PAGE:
Transportation Policy

Highways and transportation facilities are some of the most visible programs that state and local governments operate. But they are not without controversy. Some believe that North Carolina has invested too much money in highways and not enough in mass transit, but others observe continuing declines in road conditions, rising congestion, controversial project selection, and directionless system management. The state's needs are estimated at $50 billion to $70 billion over 25 years.

Transit systems receive significant capital operating subsidies, yet they attract less than 1 percent of commuters. Massive investments in light rail in Charlotte have failed to stem rising congestion. And major highway projects such as outer loop highways and the Global TransPark in Kinston have sparked debate about the proper level of spending and the ability of investments to spur development.

Reforming the scandal-ridden Department of Transportation also must be a priority. Transportation Board votes display lockstep logrolling for pet projects while real needs languish. Projects are approved without cross-state comparisons of worthiness or impact. The state's formulas for distributing money favor sparse rural areas at the expense of congestion-plagued cities. Discretionary "loop" projects get priority in small regions while those of large regions get delayed.

Trends in Transportation Spending North Carolina

North Carolina taxpayers pay for state highways through taxes on motor fuels and vehicles. Expenditures from the state's highway funds have grown significantly in nominal dollars during the past 20 years to $2.3 billion in FY 2006-07, and North Carolina currently levies the 15th highest tax rate on motor fuels in the nation. The rate increased from 24.2 cents per gallon in 2004 to 30.2 cents per gallon in 2008. But adjusted for inflation and vehicle-miles traveled, highway expenditures actually decreased during the past two decades. Per-capita state and local spending on transportation grew at a slower rate than spending on education, health care, and overall government spending.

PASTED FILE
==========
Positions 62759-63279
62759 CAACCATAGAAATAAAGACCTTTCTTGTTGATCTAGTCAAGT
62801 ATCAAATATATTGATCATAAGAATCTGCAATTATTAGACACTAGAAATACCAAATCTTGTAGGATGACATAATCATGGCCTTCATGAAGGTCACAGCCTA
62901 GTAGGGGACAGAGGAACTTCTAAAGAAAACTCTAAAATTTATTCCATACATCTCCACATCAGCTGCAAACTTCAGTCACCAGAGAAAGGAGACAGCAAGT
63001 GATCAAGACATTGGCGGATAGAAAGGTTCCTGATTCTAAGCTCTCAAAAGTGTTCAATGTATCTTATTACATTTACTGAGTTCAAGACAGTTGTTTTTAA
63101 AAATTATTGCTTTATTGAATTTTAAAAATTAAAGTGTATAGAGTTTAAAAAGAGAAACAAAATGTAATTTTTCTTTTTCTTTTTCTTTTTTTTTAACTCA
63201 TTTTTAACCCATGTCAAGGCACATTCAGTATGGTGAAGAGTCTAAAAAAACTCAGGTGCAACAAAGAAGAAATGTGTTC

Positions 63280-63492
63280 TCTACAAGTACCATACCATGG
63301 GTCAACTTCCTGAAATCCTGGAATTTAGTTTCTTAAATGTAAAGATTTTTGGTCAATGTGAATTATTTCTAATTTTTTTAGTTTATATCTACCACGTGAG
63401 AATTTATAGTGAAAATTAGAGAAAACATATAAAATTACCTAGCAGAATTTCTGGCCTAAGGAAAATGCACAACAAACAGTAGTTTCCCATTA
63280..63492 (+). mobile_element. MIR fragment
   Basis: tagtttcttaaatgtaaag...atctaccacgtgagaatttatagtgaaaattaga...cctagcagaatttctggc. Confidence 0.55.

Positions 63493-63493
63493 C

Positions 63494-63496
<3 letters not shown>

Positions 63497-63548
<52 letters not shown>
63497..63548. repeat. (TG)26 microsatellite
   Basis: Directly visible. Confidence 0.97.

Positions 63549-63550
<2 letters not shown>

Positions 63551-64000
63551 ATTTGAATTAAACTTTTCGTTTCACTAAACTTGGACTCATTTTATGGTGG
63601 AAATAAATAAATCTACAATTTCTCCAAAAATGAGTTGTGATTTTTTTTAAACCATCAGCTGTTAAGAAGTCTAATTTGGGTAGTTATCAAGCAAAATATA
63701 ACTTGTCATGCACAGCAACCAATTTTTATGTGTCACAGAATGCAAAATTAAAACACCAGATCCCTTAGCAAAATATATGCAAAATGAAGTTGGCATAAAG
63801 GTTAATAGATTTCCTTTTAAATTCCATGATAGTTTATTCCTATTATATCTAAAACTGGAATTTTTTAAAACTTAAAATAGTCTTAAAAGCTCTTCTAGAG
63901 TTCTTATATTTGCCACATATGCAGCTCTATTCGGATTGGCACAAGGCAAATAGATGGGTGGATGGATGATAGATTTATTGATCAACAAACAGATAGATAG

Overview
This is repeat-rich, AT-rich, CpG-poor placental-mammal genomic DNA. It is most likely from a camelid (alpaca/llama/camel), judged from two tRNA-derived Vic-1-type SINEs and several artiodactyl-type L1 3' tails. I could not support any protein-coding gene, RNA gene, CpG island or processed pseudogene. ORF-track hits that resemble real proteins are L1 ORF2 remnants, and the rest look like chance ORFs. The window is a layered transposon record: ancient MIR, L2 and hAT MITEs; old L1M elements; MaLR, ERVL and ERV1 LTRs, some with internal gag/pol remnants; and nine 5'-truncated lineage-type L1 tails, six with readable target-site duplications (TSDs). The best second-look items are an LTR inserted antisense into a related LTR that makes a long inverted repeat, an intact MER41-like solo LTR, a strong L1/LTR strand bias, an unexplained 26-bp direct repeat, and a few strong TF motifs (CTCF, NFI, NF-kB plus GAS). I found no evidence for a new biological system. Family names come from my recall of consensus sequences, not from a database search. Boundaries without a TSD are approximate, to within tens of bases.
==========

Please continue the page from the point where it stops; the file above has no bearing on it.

A recent national study for the Reason Foundation by UNC-Charlotte's David Hartgen found that North Carolina's highway system, ranked eighth in the U.S. in 1987 for quality and efficiency, had fallen to 36th by 2003. Although the state has recently improved its overall ratings, only two states have a higher share of congested urban interstates — California (83 percent) and Minnesota (79 percent) — than North Carolina (70 percent). The state also ranks 41st in deficient bridges, 25th in the condition of urban interstates, 40th in rural interstate condition, and 39th in the condition of rural primary roads.

A detailed study of congestion in the state's 17 major cities, also by Hartgen, found that congestion was rising rapidly in all regions and was expected to double in the next several decades. In the largest cities (Charlotte, Raleigh, and Durham), transportation plans would not even keep up with traffic growth, and 40-60 percent of funds were targeted to transit which carries less than 1 percent of commuters.

But the Board of Transportation, the governor, and the General Assembly have ignored the dismal condition of North Carolina roads. Since 2002 they have diverted about $1 billion from the Highway Trust Fund (HTF) to the General Fund. The HTF obtains 99 percent of its funds from drivers and is supposed to be used for building roads.

Given the continuing deterioration of North Carolina's road system, there is no good reason to continue forcing drivers to drive on inadequate roads while their gasoline tax funds and other tax funds are used to subsidize other government spending. The state is risking its economic future by permitting its road system to decline.